An increasing trend in today’s UAV market is passing human work off to drones. Apart from the obvious reasons like efficiency and reach that drones can offer, an aspect to consider is safety. It is one, if not the main reason, that public and private companies seek the use of drones.
Let’s face it. It is a lot easier to rely on drones out in the field or around dangerous work. A drone part can simply get repairs in case of damage. Human life does not have such luxury. At the end of the day, companies and sectors rest easier at night knowing their workers are working safely. That their employees do not have to face unnecessary danger while at work.
Drones can easily come in and do the dangerous and often unpredictable parts of jobs.
A sector in society that has seen an increase in drone use are the emergency services. From firefighting to police work, drones are now starting to join in. Even in tasks like Search and Rescue, as well as first responders in disasters; drones are there.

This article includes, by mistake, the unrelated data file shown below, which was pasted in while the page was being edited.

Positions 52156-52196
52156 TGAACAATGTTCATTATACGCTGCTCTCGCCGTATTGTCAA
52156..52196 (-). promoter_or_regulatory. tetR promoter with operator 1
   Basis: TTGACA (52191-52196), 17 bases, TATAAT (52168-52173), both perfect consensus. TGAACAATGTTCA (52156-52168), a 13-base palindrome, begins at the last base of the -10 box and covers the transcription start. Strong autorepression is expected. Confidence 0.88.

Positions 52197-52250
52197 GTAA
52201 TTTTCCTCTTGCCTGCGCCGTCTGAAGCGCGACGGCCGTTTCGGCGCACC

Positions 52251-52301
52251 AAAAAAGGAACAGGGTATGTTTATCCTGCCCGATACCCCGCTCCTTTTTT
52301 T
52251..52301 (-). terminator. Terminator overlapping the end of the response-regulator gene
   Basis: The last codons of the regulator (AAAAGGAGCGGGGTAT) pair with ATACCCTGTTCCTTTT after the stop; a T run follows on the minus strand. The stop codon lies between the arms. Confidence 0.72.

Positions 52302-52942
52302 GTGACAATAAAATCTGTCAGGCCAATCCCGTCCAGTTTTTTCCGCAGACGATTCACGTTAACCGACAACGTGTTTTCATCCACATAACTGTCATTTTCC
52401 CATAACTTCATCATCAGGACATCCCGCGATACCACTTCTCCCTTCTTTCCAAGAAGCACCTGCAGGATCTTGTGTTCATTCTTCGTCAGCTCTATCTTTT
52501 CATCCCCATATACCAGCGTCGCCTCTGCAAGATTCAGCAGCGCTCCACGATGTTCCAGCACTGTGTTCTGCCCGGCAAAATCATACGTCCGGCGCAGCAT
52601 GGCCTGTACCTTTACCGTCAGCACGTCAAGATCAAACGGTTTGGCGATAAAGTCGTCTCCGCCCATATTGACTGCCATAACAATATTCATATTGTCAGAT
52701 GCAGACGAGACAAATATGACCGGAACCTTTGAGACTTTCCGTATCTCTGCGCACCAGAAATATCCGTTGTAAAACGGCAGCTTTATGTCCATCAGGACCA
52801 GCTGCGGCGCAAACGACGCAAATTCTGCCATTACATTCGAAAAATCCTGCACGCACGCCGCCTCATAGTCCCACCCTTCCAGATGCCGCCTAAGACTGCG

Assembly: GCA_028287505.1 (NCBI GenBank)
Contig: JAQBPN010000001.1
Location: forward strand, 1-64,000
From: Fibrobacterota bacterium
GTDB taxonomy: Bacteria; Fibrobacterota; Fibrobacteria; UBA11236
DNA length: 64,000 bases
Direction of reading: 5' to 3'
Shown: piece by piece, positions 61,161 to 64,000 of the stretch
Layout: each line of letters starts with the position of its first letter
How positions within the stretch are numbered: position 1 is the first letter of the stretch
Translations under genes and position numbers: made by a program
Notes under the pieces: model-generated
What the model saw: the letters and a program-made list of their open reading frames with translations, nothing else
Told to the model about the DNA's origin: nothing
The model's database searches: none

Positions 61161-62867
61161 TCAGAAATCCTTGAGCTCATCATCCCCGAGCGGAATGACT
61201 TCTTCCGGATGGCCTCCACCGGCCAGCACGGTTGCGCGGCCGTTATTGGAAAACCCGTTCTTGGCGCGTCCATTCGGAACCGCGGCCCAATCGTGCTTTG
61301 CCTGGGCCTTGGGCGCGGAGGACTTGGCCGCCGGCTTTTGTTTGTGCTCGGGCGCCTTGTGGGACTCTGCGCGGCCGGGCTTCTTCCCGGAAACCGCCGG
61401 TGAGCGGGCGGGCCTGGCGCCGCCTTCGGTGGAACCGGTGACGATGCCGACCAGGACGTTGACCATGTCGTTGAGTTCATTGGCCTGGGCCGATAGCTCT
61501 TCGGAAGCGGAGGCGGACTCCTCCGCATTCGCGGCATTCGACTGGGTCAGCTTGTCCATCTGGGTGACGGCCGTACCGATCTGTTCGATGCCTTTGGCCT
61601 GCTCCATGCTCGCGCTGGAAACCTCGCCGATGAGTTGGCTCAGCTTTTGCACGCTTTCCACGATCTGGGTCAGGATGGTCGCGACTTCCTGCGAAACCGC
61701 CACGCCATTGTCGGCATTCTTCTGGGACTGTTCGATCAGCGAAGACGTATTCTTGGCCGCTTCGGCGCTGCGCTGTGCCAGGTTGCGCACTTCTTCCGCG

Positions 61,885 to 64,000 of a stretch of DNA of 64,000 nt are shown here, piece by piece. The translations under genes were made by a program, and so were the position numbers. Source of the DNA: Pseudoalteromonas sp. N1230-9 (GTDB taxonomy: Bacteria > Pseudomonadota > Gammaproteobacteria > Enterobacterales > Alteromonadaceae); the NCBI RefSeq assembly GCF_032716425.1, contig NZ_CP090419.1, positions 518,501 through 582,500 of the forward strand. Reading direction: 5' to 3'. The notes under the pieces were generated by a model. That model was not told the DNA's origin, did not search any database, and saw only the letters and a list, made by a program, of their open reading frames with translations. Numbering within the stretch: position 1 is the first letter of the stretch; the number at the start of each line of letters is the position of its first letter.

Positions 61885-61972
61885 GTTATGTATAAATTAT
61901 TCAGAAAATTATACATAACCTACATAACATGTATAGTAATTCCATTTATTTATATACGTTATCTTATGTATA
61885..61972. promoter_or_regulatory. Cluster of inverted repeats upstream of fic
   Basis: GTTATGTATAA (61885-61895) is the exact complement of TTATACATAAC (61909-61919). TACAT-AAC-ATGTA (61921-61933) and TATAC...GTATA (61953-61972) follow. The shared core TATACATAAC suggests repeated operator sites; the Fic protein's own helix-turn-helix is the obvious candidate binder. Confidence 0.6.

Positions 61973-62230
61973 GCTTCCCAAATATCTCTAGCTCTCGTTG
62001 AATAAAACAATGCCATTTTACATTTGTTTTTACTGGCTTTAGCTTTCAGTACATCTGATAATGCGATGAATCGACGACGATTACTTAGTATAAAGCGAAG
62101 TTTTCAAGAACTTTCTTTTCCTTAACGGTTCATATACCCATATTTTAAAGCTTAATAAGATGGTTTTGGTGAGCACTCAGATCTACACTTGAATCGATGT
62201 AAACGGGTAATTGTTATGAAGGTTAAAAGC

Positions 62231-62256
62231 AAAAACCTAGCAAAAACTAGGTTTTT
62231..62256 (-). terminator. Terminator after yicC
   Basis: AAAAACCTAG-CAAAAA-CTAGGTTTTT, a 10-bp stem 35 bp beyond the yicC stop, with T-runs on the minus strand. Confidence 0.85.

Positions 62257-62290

The trend will continue with no signs of stopping, since this makes the job easier. An easier job, while the actual human employees are as far away from harm as possible. Sounds like a win-win situation in my book.
Kentucky Drone Acquisition:
A town in Kentucky called Maysville has hopped onto this trend. The officials of the Mason County Emergency Management have stated an interest in acquiring a drone for the purposes mentioned above. Really, you cannot beat an unmanned aerial vehicle surveying the area before the human responders arrive. An eye in the sky with high definition cameras can scope out any potential danger for the workers. This will make sure that the people who respond would be aware of any risks. They would definitely not go into an area blind, without information to start with.
The county is eyeing a DJI Phantom 4 Pro+ that is worth about $2000. The project would require approval first, as well as the subsequent training of the staff. Maintenance costs and repairs may also be needed, since they plan on the drone accompanying first responders.
But at the end of the day, a $2000 investment for safer work environment would be more than enough to combat the risks. Such as human injuries in the field, accidents, or even death casualties. The price for safety is high, but it’s good to know local governments are willing to match it.